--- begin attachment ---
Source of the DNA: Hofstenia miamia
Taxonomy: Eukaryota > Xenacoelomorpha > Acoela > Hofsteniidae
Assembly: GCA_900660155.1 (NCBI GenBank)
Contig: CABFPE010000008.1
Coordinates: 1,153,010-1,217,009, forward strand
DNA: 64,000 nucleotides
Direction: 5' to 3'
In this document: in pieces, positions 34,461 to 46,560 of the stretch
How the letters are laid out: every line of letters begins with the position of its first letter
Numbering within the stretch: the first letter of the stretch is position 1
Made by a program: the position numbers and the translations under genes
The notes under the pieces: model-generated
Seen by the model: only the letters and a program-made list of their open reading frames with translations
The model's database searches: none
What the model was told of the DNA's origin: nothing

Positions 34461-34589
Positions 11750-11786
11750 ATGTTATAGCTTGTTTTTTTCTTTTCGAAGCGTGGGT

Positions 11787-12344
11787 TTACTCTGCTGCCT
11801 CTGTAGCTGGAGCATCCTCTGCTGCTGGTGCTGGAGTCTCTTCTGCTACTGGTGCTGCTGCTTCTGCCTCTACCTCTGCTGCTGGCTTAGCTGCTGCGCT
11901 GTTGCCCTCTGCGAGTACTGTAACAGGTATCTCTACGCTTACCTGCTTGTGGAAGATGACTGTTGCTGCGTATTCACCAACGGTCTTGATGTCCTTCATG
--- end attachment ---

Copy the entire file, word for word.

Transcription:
Source of the DNA: Hofstenia miamia
Taxonomy: Eukaryota > Xenacoelomorpha > Acoela > Hofsteniidae
Assembly: GCA_900660155.1 (NCBI GenBank)
Contig: CABFPE010000008.1
Coordinates: 1,153,010-1,217,009, forward strand
DNA: 64,000 nucleotides
Direction: 5' to 3'
In this document: in pieces, positions 34,461 to 46,560 of the stretch
How the letters are laid out: every line of letters begins with the position of its first letter
Numbering within the stretch: the first letter of the stretch is position 1
Made by a program: the position numbers and the translations under genes
The notes under the pieces: model-generated
Seen by the model: only the letters and a program-made list of their open reading frames with translations
The model's database searches: none
What the model was told of the DNA's origin: nothing

Positions 34461-34589
Positions 11750-11786
11750 ATGTTATAGCTTGTTTTTTTCTTTTCGAAGCGTGGGT

Positions 11787-12344
11787 TTACTCTGCTGCCT
11801 CTGTAGCTGGAGCATCCTCTGCTGCTGGTGCTGGAGTCTCTTCTGCTACTGGTGCTGCTGCTTCTGCCTCTACCTCTGCTGCTGGCTTAGCTGCTGCGCT
11901 GTTGCCCTCTGCGAGTACTGTAACAGGTATCTCTACGCTTACCTGCTTGTGGAAGATGACTGTTGCTGCGTATTCACCAACGGTCTTGATGTCCTTCATG